Allas Sea Pool, Helsinki. Credit: Eetu Ahanen
This year’s European Capitals of Smart Tourism, Lyon and Helsinki, are taking innovative approaches to helping you make the most of your trip.
What is Smart Tourism and why should you care?
The European Capital of Smart Tourism, an EU initiative, was launched in recognition of the outstanding measures, put in place by EU cities, to make the visitor experience an easy and rewarding one, whether for business or leisure.
It recognises cities that excel when it comes to being accessible, sustainable, digital, cultural and creative.
For more information visit smarttourismcapital.eu.
In 2019, Lyon and Helsinki took the titles by offering a truly modern tourism experience that opened up their rich heritage while bringing recent innovations to a wider audience. Here are a few of the highlights awaiting those who visit the two.
Linking transport and attractions
Providing a joined-up transportation and tourist attraction system, the Lyon City Card is an electronic pass that gives access to public transport, access to the city’s 23 museums, a river cruise, a guided tour, discounts and more.
Assuring restaurant quality
Lyon has been renowned as a gastronomic hotspot since the 17th century (at least) and its traditional bistros are a highlight of a visit. The Bouchon Lyonnais quality label assures the standards of an establishment’s food and ambience so you can enjoy a memorable meal.
The banks of the Saône in Lyon. Credit: Martin M303/Shutterstock
Celebrating a rich heritage
Wandering Lyon’s streets is a delight, in no small part thanks to the Traboules system – covered passageways that run between buildings and courtyards. Originally designed to allow silk merchants to transport their goods safe from the elements, these passageways are maintained and cleaned by the city to ensure owners keep them open to the public. They are an unmissable part of a visit to the city.
Uniting old and new
The Festival of Lights, anchored in a two-century-old custom, takes place each year for four days around December 8. The tradition has been enlivened with modern technology. Where locals used to light candles, today artists have been brought into the mix using old and new techniques to illuminate landmarks and buildings. Videos, lasers, LEDs, sound and performing arts combine to create a memorable spectacle. Find out more about the festival at lyon-france.com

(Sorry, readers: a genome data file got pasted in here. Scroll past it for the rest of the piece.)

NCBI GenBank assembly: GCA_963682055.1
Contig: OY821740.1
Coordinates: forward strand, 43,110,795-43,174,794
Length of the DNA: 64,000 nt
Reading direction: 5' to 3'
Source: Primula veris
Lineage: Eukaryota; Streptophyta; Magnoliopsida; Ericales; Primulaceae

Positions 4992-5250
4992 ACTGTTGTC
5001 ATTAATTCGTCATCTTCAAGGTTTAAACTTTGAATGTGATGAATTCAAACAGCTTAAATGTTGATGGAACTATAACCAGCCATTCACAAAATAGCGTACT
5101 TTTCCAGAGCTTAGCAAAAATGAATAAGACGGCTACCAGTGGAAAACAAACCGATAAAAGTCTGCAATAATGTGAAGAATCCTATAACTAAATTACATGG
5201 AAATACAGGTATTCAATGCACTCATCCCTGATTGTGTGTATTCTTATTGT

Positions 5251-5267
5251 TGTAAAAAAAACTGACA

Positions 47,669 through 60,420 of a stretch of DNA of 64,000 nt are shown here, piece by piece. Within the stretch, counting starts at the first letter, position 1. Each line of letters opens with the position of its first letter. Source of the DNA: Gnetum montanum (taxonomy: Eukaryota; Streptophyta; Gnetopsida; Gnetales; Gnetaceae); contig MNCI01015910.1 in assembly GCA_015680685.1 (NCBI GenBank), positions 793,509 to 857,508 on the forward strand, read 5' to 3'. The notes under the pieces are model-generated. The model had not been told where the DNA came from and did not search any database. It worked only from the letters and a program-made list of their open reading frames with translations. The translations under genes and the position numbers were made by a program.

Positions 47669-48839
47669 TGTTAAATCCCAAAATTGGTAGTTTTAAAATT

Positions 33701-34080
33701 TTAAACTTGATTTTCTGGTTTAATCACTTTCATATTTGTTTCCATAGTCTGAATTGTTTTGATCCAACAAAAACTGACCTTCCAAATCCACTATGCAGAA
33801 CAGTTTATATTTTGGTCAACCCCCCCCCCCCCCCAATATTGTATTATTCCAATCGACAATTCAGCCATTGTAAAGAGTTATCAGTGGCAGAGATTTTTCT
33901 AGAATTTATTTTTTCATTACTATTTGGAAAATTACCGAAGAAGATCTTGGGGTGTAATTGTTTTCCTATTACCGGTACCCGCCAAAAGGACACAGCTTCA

Festival of Lights. Credit: Brice Robert
During the summer months, multilingual helpers are stationed throughout the city, providing information about places, events, restaurants and shopping. Helpers also use digital service myhelsinki.fi, where all content is created by locals.
Helsinki is committed to promoting a more sustainable way of life. The city rolled out a new digital service called Think Sustainably, that enables users – locals and visitors alike – to find the city’s most sustainable restaurants, experiences, shops and accommodation easily. Visit myhelsinki.fi
Helsinki from above. Credit: Helsinki Marketing; Lauri Rotko
Simple transport solutions
Getting about in Helsinki has never been easier thanks to the Whim app, which unites all the modes of transport, from city bicycles to buses and taxis. Visitors can opt to pay as they go or get a monthly subscription for unlimited access to public transport and reduced rates in taxis and car shares.
Reinventing cultural traditions
New public saunas are popping up in the city to reinvigorate this traditional part of the Finnish culture and keep the sense of community that goes with it alive. Loyly endeavours to provide a sustainable experience and offers weary business travellers an opportunity for recuperation.